The IT sector grows as if on steroids. The number of dedicated IT specialists grows as well. The Agile methodology has drastically reduced the cycle of “write the code that does X, test it, document it and make it work”. The “make it work part” requires so much of combined development and engineering effort that it took a new dedicated specialist.
The term “DevOps” exists for a little bit over a decade. This recent type of IT specialist has quickly become one of the most demanded on the market. Here is a brief tour into what does it mean to be a DevOps.
The working process of such specialist requires some coding skills (the dev part) and network operations and communications (the ops part). The DevOps major area of responsibility is product environments and interaction between them.
Specifically, the DevOps prepares these three major environment types for each project:
1. Testing environment. It’s a lab where every new commit is run to do all the automated tests. This is how the team makes sure that new features work and bug fixes fix more bugs than they add new.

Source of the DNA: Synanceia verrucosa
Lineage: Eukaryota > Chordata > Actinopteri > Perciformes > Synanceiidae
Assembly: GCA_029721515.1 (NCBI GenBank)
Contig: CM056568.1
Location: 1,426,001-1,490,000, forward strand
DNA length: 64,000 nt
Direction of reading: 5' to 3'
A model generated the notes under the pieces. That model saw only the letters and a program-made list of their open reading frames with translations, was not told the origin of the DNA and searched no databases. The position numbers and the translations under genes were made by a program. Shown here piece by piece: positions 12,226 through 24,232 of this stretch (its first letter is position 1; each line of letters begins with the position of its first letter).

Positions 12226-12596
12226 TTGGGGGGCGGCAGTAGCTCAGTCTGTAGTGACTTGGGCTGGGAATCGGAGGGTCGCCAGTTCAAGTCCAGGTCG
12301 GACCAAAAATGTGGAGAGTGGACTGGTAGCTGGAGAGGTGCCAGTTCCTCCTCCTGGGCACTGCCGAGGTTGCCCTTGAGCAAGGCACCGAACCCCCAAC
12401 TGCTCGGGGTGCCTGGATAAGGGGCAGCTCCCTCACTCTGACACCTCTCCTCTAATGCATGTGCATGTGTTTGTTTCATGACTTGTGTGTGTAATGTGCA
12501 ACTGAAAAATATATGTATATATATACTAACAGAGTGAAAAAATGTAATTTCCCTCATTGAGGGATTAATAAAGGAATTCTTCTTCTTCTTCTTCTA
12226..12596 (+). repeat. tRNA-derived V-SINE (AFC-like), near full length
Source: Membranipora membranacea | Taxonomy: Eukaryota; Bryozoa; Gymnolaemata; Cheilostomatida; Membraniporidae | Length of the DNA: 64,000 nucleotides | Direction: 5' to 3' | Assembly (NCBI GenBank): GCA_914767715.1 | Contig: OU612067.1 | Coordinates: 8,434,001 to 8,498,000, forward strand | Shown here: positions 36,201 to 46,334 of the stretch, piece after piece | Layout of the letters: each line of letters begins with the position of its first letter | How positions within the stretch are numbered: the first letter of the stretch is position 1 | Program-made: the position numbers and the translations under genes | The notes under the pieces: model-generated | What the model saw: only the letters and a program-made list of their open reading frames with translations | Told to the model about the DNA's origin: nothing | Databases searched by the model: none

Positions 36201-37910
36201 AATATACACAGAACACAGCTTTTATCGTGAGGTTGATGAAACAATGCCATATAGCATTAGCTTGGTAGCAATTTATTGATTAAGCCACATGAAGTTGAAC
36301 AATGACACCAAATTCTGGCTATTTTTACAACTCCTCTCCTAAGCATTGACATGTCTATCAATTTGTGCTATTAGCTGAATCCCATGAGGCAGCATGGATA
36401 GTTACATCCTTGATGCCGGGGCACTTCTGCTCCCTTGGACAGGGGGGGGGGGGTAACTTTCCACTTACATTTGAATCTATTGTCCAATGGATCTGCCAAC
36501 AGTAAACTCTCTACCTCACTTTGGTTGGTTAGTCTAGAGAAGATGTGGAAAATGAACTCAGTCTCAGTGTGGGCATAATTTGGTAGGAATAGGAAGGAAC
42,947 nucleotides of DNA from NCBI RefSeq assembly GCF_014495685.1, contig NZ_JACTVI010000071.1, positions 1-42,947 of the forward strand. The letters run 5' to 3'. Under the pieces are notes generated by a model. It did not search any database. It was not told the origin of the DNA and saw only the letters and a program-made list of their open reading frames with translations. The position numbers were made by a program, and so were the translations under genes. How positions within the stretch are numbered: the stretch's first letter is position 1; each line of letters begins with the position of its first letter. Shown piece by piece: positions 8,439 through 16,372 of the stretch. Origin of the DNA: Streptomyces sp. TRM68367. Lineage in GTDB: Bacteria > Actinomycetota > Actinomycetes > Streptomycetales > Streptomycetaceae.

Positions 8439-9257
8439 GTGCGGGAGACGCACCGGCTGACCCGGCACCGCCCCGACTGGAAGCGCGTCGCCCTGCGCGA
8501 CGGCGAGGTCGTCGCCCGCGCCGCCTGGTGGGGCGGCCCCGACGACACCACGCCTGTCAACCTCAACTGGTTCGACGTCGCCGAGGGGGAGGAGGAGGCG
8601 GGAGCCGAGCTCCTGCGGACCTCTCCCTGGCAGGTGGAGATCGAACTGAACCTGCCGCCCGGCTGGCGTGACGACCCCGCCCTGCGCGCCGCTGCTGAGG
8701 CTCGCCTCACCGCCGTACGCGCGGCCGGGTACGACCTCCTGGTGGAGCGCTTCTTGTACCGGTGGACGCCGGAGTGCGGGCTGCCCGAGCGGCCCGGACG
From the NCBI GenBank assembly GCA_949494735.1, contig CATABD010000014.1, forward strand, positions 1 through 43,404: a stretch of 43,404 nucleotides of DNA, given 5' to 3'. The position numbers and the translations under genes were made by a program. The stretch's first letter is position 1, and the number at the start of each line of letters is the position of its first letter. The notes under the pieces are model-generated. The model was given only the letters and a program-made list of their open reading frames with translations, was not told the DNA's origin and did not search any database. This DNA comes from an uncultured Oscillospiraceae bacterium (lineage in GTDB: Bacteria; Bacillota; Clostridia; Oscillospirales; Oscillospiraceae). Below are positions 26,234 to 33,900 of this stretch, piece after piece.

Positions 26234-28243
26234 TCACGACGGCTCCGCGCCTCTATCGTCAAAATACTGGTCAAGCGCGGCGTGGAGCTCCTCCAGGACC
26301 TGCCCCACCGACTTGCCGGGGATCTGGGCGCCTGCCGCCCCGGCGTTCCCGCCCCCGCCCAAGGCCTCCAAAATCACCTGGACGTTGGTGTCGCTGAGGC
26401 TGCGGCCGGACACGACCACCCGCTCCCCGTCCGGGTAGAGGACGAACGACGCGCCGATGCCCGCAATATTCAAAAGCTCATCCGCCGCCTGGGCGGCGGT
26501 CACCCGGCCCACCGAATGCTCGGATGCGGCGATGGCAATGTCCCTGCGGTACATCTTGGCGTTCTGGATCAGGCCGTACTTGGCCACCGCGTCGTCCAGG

2. Stage environment. The stage for the grand rehearsal. It’s where we run the final checks to figure out if all the latest updates work together before moving them to the production environment.
3. Production environment. It’s a battleground where users actually use the application.
Also, DevOps set up the code repositories and procedures so every commit would go through every environment and be returned for a fix if QA’s find some issues.
The end goal of a DevOps activity (aka DevOps nirvana) is a state of a perfect pipeline orchestration starting from every initial commit of the developer to the source code repository and ending with the continuous merging of tested updates to the production environment. Ideally, this orchestration pipeline is easily deployable and modular for the seamless addition of new projects or changing ownership of the ongoing projects.